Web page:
That means that the set of unit vectors that is an untouched rotation matrix is mutually orthogonal!
Right = [ 1, 0, 0 ]
is mutually orthogonal to Up
and Forward
Up = [ 0, 1, 0 ]
is mutually orthogonal to Right
and Forward
Forward = [ 0, 0, 1 ]
is mutually orthogonal to Up
and Right
And even better, it stays true whatever the rotation matrix is. It’s logical after all... whereever you’re looking at, the orthogonality and perpendicularity stays between each other.
Even if you didn’t understand the process, as long as you understand the conclusion : a rotation matrix is formed of three mutually orthogonal vectors. I know I went fast on this, yet said alot of stuff you don’t necessarily need to know.
But here’s why I told you about orthogonal sets in the first place : the cross product operation.
The cross product (the symbol is simply X) is an operation whose definition you don’t really need to know. Too much information is like not enough.
Its effect is that if you feed it two vectors, it will return a vector that is orthogonal to those two vectors. And it is easy to guess the direct uses of this property.
TVVec3Cross
. As for its uses... A section break please.
Here’s something that is heard every once in a while in the forum : “How do I align a mesh to the landscape?”
There is a trigonometry approach. There always is a trig approach, with tangents and arc-tangents, sinus and cosinus, pythagoras here and there and so on. But there is also a simpler matrix-based approach!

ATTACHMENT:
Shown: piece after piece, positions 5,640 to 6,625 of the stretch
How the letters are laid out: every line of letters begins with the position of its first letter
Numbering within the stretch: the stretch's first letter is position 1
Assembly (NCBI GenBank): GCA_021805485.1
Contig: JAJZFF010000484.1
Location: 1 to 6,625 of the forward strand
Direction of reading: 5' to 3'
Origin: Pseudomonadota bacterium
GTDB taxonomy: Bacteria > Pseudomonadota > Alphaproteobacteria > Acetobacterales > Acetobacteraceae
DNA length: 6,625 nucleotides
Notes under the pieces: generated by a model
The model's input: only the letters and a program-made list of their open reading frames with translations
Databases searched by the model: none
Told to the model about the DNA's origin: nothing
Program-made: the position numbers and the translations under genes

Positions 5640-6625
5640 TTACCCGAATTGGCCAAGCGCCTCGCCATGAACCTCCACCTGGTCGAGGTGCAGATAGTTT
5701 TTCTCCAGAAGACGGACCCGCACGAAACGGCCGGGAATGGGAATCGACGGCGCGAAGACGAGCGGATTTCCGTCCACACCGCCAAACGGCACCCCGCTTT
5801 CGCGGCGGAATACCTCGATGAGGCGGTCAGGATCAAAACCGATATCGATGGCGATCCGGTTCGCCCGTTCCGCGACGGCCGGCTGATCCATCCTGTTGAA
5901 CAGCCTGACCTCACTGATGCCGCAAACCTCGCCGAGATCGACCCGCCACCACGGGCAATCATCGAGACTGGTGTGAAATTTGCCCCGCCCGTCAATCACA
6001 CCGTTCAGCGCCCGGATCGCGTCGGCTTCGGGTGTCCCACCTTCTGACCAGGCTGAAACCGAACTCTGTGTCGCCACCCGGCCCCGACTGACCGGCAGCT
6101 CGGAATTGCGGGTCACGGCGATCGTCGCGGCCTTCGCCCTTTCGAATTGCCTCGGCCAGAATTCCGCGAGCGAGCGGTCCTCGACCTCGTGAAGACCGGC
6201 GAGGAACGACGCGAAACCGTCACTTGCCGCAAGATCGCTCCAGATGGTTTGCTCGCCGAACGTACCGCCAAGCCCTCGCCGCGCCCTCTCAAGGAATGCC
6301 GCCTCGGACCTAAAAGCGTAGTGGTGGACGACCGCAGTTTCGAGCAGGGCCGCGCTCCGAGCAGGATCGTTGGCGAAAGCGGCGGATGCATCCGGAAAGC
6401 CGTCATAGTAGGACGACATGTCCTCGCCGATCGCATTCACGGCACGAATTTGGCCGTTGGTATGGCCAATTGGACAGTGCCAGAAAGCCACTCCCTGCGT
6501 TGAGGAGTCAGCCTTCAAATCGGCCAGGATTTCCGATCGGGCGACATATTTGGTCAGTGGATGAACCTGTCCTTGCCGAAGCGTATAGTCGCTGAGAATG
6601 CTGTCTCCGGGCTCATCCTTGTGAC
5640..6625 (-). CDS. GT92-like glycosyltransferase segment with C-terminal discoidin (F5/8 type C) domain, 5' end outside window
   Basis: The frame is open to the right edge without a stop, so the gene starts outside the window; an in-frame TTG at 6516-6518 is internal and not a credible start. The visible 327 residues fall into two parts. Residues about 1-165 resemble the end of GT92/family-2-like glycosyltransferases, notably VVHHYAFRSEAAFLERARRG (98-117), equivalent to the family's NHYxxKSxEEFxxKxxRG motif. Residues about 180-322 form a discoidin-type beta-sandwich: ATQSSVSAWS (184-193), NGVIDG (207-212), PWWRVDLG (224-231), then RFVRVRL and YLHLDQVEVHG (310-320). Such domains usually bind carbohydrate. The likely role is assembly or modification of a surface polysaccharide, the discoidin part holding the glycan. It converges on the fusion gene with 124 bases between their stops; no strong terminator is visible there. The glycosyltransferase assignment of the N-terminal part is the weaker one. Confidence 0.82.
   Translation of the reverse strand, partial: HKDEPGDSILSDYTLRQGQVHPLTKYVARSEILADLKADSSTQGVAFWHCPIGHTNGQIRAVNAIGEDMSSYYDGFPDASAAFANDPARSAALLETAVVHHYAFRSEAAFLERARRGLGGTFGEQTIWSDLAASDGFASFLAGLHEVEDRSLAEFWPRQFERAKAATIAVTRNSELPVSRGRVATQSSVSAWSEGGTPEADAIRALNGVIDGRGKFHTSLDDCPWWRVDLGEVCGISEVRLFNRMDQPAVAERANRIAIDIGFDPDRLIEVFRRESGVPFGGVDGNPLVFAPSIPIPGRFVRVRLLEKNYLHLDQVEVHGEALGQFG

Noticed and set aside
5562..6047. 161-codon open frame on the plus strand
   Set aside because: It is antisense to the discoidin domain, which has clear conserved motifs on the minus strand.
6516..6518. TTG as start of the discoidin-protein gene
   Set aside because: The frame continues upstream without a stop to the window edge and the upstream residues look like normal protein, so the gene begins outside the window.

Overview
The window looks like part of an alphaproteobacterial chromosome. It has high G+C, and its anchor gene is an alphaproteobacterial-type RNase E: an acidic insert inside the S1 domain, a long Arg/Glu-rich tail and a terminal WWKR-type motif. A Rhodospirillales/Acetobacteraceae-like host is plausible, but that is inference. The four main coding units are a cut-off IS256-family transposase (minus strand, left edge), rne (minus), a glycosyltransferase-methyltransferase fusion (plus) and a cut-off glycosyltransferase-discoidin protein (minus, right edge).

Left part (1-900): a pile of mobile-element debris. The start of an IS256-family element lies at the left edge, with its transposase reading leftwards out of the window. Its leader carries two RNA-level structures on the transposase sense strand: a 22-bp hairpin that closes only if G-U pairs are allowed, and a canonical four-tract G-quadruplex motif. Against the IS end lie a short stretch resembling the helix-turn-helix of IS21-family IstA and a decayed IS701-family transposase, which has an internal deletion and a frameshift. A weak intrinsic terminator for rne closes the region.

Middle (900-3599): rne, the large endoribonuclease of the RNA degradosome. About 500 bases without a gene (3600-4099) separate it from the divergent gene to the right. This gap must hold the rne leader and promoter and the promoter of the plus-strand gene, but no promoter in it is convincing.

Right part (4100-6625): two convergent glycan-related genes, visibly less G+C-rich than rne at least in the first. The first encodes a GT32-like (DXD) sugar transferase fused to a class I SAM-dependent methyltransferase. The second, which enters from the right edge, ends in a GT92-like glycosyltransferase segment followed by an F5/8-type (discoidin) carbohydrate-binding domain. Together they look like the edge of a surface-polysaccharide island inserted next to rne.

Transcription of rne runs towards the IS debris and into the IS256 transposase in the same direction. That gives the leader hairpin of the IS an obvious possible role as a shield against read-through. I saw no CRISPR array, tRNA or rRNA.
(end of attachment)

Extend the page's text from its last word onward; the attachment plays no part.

What are those again? The Up
vector, the Right
vector and the Forward
vector.
Up
vector is the landscape normal where the mesh stands!
Right
and Forward
vectors should be as close as possible to the current vectors, since we don’t want to rotate the mesh around the Y
axis, or as little as possible.
Like in many situations, we have one fixed vector, and two tentative vectors. We have two choices :
Right
and obtain Forward
;
Forward
and obtain Right
.
Since the current Forward
and Right
vectors (from the current rotation matrix) are orthogonal, taking one or the other will give the same result.
I chose to work with Forward
since it’s more intuitive; we want to look into the same direction as before, as much as possible.
C# version :